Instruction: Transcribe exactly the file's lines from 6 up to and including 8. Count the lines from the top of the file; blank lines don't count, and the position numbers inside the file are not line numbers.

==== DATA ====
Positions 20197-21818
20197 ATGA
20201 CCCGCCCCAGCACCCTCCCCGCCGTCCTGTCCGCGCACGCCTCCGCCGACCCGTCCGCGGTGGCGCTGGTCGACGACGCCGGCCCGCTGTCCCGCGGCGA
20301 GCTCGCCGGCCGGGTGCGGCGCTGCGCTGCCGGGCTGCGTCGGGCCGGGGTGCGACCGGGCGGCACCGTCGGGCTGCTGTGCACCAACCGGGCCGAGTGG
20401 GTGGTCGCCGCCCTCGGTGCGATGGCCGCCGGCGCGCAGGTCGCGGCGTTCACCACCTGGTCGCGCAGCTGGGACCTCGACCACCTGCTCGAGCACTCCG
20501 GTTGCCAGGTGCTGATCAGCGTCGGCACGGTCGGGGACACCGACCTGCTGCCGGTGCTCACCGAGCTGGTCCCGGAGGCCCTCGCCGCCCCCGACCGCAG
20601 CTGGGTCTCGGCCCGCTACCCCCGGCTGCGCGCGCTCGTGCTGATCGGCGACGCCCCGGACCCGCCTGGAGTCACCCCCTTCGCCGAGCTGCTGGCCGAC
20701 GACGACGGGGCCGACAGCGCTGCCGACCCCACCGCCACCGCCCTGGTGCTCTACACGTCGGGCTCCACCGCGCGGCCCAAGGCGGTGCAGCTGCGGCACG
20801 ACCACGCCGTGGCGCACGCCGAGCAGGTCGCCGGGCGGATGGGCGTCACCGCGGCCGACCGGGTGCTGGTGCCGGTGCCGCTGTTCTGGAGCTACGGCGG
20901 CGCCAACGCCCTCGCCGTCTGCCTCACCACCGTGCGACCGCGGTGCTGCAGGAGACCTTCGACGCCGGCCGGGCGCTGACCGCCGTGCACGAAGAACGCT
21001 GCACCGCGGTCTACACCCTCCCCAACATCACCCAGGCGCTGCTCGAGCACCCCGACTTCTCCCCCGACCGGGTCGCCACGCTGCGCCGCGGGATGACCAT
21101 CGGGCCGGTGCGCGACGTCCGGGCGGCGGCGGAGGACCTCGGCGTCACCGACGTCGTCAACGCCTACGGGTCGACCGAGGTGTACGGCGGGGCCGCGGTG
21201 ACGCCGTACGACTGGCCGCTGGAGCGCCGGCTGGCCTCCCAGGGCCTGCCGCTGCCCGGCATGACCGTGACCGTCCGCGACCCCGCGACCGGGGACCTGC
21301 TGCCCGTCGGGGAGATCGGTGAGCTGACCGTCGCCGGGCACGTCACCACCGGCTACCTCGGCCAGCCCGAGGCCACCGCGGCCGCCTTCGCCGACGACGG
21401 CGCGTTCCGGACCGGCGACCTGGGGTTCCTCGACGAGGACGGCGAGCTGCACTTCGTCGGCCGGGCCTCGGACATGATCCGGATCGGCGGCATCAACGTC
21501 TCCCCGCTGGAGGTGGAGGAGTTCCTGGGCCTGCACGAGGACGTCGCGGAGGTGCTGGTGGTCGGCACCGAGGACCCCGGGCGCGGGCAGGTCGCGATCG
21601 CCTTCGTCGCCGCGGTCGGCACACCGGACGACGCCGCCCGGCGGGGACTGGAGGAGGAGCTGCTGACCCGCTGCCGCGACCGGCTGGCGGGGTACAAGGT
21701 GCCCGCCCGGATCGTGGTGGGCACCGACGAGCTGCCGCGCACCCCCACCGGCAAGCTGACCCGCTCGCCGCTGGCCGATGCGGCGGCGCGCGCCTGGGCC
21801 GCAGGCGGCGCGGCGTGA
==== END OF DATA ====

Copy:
20501 GTTGCCAGGTGCTGATCAGCGTCGGCACGGTCGGGGACACCGACCTGCTGCCGGTGCTCACCGAGCTGGTCCCGGAGGCCCTCGCCGCCCCCGACCGCAG
20601 CTGGGTCTCGGCCCGCTACCCCCGGCTGCGCGCGCTCGTGCTGATCGGCGACGCCCCGGACCCGCCTGGAGTCACCCCCTTCGCCGAGCTGCTGGCCGAC
20701 GACGACGGGGCCGACAGCGCTGCCGACCCCACCGCCACCGCCCTGGTGCTCTACACGTCGGGCTCCACCGCGCGGCCCAAGGCGGTGCAGCTGCGGCACG